Many dogs know the words for their favorite toys, but they associate these words with objects in a very different way from humans, according to a U.K. new study.
Human toddlers tend to categorize objects by their shapes. When you teach a toddler what a “ball” is, he will also call other similarly-shaped objects “balls,” but he won’t call similarly sized or textured objects “balls.”
Researchers from the University of Lincoln wanted to find out if dogs also associate words with shapes, so they experimented with a border collie named Gable, who had experience learning words.
They found that the dog didn’t use shape to identify an object. For example, if the dog learned a word such as “ball” and was then asked to fetch a ball from an array of unfamiliar objects, he’d choose objects that weren’t necessarily ball-shaped, but were a similar size to the original ball.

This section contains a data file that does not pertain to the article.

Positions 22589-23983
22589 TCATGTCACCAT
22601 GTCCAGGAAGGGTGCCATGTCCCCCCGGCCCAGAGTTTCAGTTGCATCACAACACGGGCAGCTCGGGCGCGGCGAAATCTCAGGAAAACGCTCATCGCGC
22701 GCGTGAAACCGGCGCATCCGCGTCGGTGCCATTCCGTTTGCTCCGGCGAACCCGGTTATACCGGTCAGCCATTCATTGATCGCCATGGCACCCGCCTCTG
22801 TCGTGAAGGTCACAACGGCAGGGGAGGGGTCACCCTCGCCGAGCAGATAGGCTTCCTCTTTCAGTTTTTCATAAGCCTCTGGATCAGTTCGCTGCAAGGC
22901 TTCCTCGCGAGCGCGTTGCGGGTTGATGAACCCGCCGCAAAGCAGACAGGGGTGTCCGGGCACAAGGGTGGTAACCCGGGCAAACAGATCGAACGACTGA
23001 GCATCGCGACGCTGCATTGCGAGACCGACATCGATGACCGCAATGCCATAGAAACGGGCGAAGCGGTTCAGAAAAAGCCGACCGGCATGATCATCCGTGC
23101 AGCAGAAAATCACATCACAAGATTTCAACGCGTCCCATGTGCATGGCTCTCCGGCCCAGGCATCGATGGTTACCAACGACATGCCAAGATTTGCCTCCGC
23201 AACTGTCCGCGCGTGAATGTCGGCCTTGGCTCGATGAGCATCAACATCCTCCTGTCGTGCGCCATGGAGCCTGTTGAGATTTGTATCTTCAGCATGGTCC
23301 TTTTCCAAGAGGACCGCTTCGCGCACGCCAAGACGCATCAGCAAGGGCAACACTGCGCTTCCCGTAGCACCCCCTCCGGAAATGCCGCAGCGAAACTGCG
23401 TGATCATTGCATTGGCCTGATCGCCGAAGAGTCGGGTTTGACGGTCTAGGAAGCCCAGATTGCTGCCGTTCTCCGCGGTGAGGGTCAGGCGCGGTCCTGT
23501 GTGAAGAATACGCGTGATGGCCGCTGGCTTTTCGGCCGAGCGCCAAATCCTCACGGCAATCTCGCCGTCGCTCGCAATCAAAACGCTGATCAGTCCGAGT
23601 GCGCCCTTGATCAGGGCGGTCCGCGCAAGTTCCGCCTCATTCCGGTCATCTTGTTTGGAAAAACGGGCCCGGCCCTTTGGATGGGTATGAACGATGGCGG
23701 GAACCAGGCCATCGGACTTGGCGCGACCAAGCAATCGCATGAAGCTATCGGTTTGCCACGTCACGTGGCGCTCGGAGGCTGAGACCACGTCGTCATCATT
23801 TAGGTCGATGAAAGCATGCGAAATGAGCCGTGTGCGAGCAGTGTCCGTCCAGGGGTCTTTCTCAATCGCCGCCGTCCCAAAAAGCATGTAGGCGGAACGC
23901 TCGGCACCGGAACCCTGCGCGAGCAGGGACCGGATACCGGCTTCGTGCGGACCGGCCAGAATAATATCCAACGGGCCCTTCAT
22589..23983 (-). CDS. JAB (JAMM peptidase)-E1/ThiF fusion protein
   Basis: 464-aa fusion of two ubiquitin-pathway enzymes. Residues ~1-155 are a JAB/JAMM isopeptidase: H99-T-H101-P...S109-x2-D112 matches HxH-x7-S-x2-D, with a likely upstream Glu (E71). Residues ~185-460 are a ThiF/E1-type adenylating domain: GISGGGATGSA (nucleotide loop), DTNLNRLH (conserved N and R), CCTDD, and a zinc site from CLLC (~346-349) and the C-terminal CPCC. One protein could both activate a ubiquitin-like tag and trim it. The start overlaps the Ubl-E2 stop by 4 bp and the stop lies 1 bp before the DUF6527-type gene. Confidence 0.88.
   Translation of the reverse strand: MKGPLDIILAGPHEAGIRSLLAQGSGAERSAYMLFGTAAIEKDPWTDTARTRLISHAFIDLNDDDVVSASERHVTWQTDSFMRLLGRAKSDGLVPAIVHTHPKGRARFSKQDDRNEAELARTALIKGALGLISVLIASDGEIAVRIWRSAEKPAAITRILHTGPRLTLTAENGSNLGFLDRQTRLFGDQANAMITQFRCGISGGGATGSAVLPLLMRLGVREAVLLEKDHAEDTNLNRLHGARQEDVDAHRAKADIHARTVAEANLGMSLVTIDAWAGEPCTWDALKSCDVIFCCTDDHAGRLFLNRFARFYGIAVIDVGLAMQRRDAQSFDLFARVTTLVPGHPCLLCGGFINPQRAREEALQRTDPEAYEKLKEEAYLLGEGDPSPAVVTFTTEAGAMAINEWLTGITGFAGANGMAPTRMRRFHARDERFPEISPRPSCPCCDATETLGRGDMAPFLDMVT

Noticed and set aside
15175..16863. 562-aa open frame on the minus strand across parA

Then, after the dog became more familiar with the word and the object, he started to associate the word with similarly textured objects, but shape still didn’t seem to matter.
“Where shape matters for us, size or texture matters more for your dog,” the study authors said in a press release. “This study shows for the first time that there is a qualitative difference in word comprehension in the dog compared to word comprehension in humans.”
The researchers didn’t use typical words such as “ball” to test Gable. Instead they used made-up words for the toys, such as “dax.”
They also made sure all the objects smelled the same so Gable wouldn’t use scent cues.
The team concluded that the way dogs sense and think about objects is very different from the way we do, although more research is needed to confirm the results.
The study was published in the journal PLOS ONE on Nov. 21.
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